End the HIV-AIDS Epidemic.
Not many conferences are Earth-shattering. This one was. The 10th International AIDS Science Society Conference in Mexico wound up on July 26.
In just two years since the 9th IAS the landscape on HIV–AIDS has changed. After three decades of research, science is delivering answers no one thought possible.
One thing that remains unspoken is the need for Civil Society to urge infected patients to GET TREATMENT. It works and it is getting easier. Get tested and if positive, start treatment.
- Test patients for HIV as a regular part of medical care.
- Counsel patients who do not have HIV on how to prevent it.
- Make sure people living with HIV are prescribed and take HIV medicines, stay in care and get supportive services such as nutrition, housing, or mental health services.
- Work with health departments to get and keep people in HIV medical care.
HIV is not a death sentence it is a chronic illness that can be treated as are other chronic illnesses treated and the outcome is a normal life that ends the spread of infection. Seek and get treatment.
More from 10th International AIDS Society Conference
This forum is where 5,000 participants from more than 140 countries work selflessly for a common goal and the betterment of human kind. It’s certainly a beautiful thing.
Dr. Fauci Can see the end of the HIV Epidemic. It’s more than a minute away.
Dr. Anthony Fauci, Director of NIH’s National Institute of Allergy and Infectious Diseases (NIAID), shared his thoughts to Anne Rancourt who interviewed Dr. Fauci.
Dr. Fauci maintains that in 2019 we now have the HIV prevention and treatment tools that, “if implemented properly and aggressively, could theoretically end the HIV epidemic”.
In conversation with his colleague Anne Rancourt, Dr. Fauci discussed:
- Ending the HIV Epidemic in the U.S.: Dr. Fauci described the recently launched Ending the HIV Epidemic: A Plan for America, which has set goals of decreasing HIV transmissions by 75 percent in 5 years and by 90 percent in 10 years. He and his HHS colleagues who designed the initiative believe that these goals can be achieved by aggressively implementing geographically and demographically focused HIV testing, prevention, and treatment (including PrEP and treatment as prevention).
- HIV vaccine: Dr. Fauci explained that research continues for a safe and effective HIV vaccine because that will be a “nail in the coffin” for the epidemic. Since it can be challenging to get the existing HIV prevention and treatment tools to all those who need them, he noted, “if you want a truly global, effective, durable end to the epidemic, the only way you’re going to do that is with a safe and effective vaccine together with all the other preventative modalities.”
- Undetectable equals Untransmittable, also sometimes called treatment as prevention, is also an important tool in the HIV prevention toolbox. He emphasized that a person who maintains an undetectable viral load by taking daily HIV medication cannot pass the virus to an HIV-negative sexual partner, calling this “the foundation of being able to end the epidemic.”
- PrEP: He noted the need for HIV pre-exposure prophylaxis (PrEP) in combination with treatment as prevention as essential to ending the epidemic. He pointed to results from four population-level studies from Africa that have suggested that PrEP in addition to universal treatment as prevention is required to reduce HIV incidence.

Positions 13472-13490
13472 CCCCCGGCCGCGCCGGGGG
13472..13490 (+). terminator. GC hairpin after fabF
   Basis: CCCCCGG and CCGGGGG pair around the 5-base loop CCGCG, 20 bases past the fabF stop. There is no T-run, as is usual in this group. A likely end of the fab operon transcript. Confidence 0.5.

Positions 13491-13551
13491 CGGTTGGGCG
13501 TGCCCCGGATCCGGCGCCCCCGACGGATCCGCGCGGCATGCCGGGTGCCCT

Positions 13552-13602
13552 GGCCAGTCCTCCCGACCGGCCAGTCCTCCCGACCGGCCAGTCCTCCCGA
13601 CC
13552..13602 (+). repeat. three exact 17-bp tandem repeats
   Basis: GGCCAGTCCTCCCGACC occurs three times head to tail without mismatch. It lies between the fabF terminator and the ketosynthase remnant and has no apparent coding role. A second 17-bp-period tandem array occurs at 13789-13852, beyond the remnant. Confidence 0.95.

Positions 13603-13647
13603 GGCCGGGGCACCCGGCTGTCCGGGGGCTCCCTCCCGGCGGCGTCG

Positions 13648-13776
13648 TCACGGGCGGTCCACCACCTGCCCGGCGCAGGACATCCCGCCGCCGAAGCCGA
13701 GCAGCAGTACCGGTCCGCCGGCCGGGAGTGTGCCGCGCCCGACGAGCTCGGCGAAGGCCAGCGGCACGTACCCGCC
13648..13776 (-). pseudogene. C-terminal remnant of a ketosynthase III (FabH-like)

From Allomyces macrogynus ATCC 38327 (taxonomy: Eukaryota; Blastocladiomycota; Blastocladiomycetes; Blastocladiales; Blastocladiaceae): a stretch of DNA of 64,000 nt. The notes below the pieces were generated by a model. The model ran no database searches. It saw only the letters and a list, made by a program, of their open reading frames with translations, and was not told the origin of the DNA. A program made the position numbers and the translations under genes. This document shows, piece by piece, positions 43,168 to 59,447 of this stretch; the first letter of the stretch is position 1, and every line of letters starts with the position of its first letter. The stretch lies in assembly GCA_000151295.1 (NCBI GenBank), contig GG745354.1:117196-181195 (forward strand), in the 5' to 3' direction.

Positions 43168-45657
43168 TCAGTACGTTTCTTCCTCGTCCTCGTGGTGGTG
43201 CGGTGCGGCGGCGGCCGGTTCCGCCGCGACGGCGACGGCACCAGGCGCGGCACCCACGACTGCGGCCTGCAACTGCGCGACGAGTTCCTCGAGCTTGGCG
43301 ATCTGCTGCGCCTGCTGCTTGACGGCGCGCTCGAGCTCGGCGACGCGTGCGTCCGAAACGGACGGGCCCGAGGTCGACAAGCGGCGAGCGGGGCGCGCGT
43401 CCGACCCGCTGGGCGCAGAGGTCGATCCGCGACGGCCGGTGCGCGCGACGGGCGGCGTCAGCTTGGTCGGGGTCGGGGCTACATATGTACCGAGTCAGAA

- Ongoing prevention and treatment research: He highlighted several areas of research being discussed at the conference, including studies on long-acting antiretroviral therapy, passive transfer of monoclonal antibodies, and new modes of delivering PrEP.
Asked if he is optimistic about ending the epidemic with available tools and new science, Dr. Fauci affirmed that he is.
“I don’t think it will be easy and I don’t think it will happen spontaneously. A lot of effort has to be put into it. But the one thing I’m absolutely certain of is that it’s possible…Right now it’s definitely possible. We just need to do it.”
Dr. Fauci’s presentations from the 2019 IAS Conference on HIV Science include:
USA has difficult problem with Stigma
Patients are not seeking treatment.
In March of this year, in Seattle, at the Conference on Retroviruses and Opportunistic Infections (CROI), Dr. Fauci provided a general overview of the American plan to decrease the number of new HIV infections by 75% in 5 years and by 90% in 10 years. He discussed how he and the leaders of the Centers for Disease Control and Prevention (CDC), Health Resources and Services Administration (HRSA), Indian Health Service (IHS), and Office of the Assistant Secretary of Health (OASH) have collaborated on a strategy to make best use of the highly effective tools that are now available – specifically, HIV treatment and pre-exposure prophylaxis (PrEP).
Dr. Fauci also discussed the roles that research and NIH, specifically, will play in the new initiative. The 19 NIH-supported Centers for HIV Research and six additional AIDS Research Centers supported by the National Institute of Mental Health will focus on implementation science and NIH also will continue to advance its HIV research agenda across a range of topics, including new and improved forms of HIV prevention and treatment, a vaccine, and research toward an HIV cure.
Dr. Fauci made clear that “we still have a significant problem with HIV in the United States,” with 1.1 million Americans living with HIV, 38,000 new HIV infections each year, and significant demographic and geographic disparities in new infections concentrated mostly among men who have sex with men and racial/ethnic minorities.